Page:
Such is the position Hamlin is in. Can he provide a memorable moment Sunday?

2. A NEW APPROACH

Austin Dillon’s 13th-place finish last weekend at Texas Motor Speedway wasn’t particularly noteworthy on the surface, but it was significant in other ways.

Dillon’s result marked one of his team’s better finishes on a 1.5-mile speedway this season.

“I feel like we need to try to find a baseline that we can kind of go to, and we haven’t had that this year,” Dillon said before the race. “We have had some fast cars but haven’t been able to race very well with them. We’re trying to kind of tune our cars to more a race-style setup. (At Texas) and Homestead we’re going to try to develop a little more of that baseline.”

The Richard Childress Racing cars were set up with less downforce easier in the season, giving them more speed in qualifying, but when they fell into the pack during a race, the cars were more unstable and harder to drive.

Dillon qualified in the top 10 in eight of the nine 1.5-mile races before Texas, including a pole at Chicago, but never finished better than 10th in any of those races. He showed that speed also at the 2-mile Auto Club Speedway in March, winning the pole but failing to score any stage points despite the favorable track position and pit stall.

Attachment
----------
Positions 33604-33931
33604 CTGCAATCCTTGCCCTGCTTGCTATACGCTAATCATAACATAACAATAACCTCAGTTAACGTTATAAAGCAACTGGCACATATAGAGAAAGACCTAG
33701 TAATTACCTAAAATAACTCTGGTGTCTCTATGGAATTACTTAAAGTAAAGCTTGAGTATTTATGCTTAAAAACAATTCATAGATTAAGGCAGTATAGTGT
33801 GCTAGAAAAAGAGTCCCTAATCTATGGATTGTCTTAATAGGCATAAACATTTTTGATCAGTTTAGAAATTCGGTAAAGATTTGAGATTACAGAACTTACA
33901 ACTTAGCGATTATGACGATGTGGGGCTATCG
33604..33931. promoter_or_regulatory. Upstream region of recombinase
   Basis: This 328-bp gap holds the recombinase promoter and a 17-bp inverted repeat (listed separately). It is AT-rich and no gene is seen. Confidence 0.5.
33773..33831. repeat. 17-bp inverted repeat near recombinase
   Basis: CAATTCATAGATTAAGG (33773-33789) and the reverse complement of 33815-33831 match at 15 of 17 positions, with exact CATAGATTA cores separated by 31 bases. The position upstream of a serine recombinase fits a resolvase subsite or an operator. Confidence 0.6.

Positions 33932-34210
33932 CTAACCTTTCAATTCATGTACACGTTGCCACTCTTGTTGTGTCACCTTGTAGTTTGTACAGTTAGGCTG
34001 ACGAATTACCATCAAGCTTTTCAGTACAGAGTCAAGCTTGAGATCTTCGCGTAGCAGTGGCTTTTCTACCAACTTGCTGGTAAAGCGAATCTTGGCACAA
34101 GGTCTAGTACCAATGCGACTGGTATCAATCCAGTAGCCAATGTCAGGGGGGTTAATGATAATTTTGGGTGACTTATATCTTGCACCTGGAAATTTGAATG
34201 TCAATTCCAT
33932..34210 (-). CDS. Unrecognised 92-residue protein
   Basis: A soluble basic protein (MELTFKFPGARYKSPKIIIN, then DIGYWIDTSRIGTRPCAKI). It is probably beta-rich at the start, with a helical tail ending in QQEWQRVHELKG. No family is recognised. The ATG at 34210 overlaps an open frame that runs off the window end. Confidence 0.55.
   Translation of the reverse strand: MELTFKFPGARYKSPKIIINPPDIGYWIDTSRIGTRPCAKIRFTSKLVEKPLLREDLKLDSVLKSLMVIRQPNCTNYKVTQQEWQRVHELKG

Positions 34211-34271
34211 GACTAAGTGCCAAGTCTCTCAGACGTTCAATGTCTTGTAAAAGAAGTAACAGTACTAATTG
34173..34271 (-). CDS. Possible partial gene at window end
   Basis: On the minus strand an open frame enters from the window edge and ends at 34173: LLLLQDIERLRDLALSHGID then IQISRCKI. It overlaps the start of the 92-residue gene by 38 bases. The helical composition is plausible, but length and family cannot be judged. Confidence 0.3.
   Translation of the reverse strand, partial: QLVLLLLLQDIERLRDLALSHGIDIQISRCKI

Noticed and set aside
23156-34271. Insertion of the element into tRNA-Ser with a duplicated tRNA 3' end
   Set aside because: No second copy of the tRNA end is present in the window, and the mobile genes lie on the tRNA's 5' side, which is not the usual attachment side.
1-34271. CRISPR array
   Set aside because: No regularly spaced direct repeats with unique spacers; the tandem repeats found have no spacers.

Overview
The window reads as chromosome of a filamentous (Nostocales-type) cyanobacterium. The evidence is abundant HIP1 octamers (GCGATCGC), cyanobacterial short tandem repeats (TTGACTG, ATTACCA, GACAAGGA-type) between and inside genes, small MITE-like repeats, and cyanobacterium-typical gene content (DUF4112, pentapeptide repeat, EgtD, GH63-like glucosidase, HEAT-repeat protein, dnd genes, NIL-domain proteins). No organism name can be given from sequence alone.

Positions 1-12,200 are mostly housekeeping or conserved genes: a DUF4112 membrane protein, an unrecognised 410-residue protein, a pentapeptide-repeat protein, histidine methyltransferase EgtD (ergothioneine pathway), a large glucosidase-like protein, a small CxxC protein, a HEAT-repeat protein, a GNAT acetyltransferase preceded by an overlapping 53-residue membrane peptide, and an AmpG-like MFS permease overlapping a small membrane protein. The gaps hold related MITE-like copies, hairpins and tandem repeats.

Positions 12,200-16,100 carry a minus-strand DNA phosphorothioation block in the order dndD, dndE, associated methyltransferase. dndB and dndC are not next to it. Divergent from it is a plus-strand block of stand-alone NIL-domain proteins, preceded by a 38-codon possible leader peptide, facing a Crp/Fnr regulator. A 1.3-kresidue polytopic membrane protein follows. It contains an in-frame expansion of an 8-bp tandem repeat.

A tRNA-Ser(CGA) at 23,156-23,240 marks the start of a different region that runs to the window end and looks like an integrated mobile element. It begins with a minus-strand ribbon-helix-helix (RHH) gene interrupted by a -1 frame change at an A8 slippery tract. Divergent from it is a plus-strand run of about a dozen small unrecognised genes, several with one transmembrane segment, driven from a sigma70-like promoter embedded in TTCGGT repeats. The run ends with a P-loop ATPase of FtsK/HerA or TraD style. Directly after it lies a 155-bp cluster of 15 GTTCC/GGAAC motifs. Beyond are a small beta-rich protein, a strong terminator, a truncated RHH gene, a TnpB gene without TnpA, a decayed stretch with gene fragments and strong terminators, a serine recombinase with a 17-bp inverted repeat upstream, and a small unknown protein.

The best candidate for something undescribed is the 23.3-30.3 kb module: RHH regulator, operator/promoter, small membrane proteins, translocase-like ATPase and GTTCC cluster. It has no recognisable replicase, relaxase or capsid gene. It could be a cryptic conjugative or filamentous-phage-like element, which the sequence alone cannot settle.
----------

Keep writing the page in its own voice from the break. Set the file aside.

At Texas last weekend, Dillon qualified 21st, his worst starting spot at a 1.5-mile track this year. He joked ahead of qualifying that if they were any better than 15th to 20th, “we will have tricked ourselves.”

The point being is the team put more downforce in the car to make it more stable in traffic, knowing it would hurt the qualifying speed.

“It’s been pretty obvious where our cars are and what they’ve had,” Dillon said of the setup. “There’s a happy medium in there. You see some of the guys that make it work and the other teams that don’t even try to run that concept. The Chevys that are fast don’t seem to be doing what we were doing.”

Another change is that crew chief Danny Stockman will give way to Justin Alexander after this season. Alexander was at Texas and will be with at the track the final two races to assess the team.

3. LOOKING AHEAD

As Ricky Stenhouse Jr. finishes the season with Roush Fenway Racing, he’s looking ahead to 2020 with JTG Daugherty Racing.

Stenhouse joins JTG in a virtual swap that sees Chris Buescher taking over Stenhouse’s ride in the No. 17 next year.

Stenhouse says he’s begun preparing for his ride by talking to Ernie Cope, competition director at JTG Daugherty Racing, and team owner Tad Geschickter after races.

Stenhouse says he’s discussed with Cope and Geschickter “the things that they fought through (with the car) in the weekend, kind of compare that to what I’m feeling and then also just looking at the potential that they have.